On to the weird, transcendent stuff:
“We gave him the numbers and he started to float up. And he said some words: Cooper. Cooper. Right before his head disappeared. It was something like no one has ever seen before. I’ve never seen anything like it. You don’t know, you weren’t there. It was – He – he – It was beautiful. And then Ruth was dead.”
Hastings goes on to say that there were many people there. I’m thinking Woodsmen. Of course post-part 8 I’m always thinking about Woodsmen.
Hastings is in over his head (or Major Briggs’s head is in over him?). All he wanted was to go scuba diving with his girlfriend. Is that too much to ask? Um, yes. Albert has the last word of course: “Fruitcake anyone?”
Some Kind of Wicked Rash
Someone called Ella is in the Roadhouse. She has a real bad rash under her left arm. Does this have similarly cosmic significance to the twitching arms from season 2 and Teresa Banks’s numb arm in Fire Walk With Me? More importantly, will Jerry Horne’s foot come back to him?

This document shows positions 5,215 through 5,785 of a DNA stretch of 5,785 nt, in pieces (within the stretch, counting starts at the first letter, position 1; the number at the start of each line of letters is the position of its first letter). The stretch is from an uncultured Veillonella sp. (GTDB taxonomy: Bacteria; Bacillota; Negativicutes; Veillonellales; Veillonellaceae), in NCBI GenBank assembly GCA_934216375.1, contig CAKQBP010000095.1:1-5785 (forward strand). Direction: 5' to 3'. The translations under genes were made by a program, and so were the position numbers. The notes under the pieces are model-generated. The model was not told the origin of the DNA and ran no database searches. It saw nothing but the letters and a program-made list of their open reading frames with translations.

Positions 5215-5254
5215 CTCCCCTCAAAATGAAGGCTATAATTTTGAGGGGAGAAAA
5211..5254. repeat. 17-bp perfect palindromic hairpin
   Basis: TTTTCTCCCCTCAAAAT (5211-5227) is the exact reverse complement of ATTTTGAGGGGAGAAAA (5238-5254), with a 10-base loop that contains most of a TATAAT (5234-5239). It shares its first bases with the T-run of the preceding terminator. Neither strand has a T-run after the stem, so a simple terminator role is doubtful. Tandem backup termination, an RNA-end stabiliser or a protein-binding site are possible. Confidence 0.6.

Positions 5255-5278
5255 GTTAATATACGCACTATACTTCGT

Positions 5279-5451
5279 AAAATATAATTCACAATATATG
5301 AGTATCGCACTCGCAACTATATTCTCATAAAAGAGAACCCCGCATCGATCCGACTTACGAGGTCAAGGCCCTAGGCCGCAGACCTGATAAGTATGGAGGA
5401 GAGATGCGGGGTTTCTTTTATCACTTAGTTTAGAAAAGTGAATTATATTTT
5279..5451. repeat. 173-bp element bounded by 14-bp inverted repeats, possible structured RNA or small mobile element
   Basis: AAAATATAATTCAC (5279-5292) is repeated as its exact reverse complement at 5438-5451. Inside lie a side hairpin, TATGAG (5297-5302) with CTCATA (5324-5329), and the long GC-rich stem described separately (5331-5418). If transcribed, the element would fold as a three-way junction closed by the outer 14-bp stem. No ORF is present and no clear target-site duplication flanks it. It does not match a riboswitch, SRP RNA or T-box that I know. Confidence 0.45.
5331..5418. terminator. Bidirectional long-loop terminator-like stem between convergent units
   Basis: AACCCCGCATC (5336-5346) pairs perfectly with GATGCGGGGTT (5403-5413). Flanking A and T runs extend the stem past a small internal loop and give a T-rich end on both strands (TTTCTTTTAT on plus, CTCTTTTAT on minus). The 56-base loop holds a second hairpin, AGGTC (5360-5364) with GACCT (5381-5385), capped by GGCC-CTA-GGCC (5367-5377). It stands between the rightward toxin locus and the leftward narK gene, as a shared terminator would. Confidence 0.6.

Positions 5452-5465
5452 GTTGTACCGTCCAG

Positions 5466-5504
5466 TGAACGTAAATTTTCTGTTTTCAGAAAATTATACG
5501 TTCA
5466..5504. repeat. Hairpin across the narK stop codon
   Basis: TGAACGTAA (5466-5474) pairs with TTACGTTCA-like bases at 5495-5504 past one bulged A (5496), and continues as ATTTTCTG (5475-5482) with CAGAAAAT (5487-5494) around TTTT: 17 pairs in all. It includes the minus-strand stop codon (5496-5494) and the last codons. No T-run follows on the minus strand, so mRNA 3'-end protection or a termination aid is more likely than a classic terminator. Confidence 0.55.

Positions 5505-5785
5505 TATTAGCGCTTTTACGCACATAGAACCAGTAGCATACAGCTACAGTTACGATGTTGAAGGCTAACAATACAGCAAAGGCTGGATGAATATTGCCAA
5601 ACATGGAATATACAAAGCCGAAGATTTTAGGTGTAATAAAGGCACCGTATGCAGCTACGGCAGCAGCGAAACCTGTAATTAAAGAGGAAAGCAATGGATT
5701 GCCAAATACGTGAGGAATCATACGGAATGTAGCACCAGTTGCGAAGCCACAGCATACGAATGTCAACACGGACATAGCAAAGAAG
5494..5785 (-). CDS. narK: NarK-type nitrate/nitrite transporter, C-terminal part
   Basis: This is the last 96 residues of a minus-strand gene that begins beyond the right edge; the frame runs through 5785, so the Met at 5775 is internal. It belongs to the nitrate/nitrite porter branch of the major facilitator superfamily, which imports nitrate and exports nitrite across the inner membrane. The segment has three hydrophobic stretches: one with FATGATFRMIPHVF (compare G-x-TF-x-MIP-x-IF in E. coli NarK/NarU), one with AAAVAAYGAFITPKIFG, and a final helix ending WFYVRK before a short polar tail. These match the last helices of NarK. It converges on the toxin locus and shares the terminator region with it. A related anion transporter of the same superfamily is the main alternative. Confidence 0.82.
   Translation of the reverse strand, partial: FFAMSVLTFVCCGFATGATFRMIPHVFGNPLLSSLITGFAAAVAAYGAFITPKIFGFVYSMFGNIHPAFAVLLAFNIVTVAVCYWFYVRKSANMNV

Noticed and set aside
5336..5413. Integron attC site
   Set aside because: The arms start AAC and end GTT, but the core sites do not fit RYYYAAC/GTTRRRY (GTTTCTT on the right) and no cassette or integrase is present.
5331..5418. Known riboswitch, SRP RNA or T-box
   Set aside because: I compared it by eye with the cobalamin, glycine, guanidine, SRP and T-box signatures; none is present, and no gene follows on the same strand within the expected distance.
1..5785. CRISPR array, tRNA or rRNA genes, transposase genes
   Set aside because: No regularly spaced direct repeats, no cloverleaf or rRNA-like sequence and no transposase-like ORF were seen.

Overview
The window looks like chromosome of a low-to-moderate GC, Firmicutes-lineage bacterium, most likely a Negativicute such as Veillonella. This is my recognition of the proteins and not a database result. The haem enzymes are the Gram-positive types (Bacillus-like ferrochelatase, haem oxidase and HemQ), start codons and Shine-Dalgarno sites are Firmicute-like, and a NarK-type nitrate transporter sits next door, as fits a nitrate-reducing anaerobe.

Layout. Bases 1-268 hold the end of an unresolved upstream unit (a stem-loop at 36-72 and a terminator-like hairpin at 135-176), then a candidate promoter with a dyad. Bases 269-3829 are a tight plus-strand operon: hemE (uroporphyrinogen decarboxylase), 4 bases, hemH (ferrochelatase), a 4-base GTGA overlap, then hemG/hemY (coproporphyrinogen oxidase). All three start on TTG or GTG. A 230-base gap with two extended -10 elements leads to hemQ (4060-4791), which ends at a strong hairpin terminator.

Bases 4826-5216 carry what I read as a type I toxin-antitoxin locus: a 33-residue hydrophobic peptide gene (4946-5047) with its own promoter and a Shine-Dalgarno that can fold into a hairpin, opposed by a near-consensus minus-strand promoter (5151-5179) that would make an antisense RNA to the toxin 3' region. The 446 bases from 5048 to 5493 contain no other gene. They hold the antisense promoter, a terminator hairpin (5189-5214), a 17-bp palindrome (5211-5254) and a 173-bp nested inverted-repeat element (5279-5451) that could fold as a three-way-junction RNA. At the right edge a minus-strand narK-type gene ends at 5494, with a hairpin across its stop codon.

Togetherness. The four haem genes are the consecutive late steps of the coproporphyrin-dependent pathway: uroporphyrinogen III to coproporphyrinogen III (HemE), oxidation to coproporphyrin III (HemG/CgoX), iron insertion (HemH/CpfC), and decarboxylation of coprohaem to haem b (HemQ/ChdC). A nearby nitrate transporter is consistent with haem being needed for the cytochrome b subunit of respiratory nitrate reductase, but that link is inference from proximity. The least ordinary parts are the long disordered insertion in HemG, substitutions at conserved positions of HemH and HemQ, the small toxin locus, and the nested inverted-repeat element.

So many questions, but didn’t part 9 feel like it had all the answers? To quote Leonard Nimoy from The Simpsons episode “The Springfield Files”:
“It’s all lies. But they’re entertaining lies. And in the end, isn’t that the real truth? The answer is: No.”
Stewart Gardiner is still disappointed that magical wardrobes don’t actually exist. He can’t travel to other worlds, so writes about them instead. Is it coincidence that he is the same age as Eraserhead and Star Wars? No. Is Damon Lindelof his constant? Probably. When will this bio end? Soon. Very soon. Stewart is co-editor-in-chief of UK website Future of the Force, writes about David Lynch for 25 Years Later, and used to write for magazines. Originally from Scotland, he lives in London with his wife and two kids, but they might consider relocating to Twin Peaks.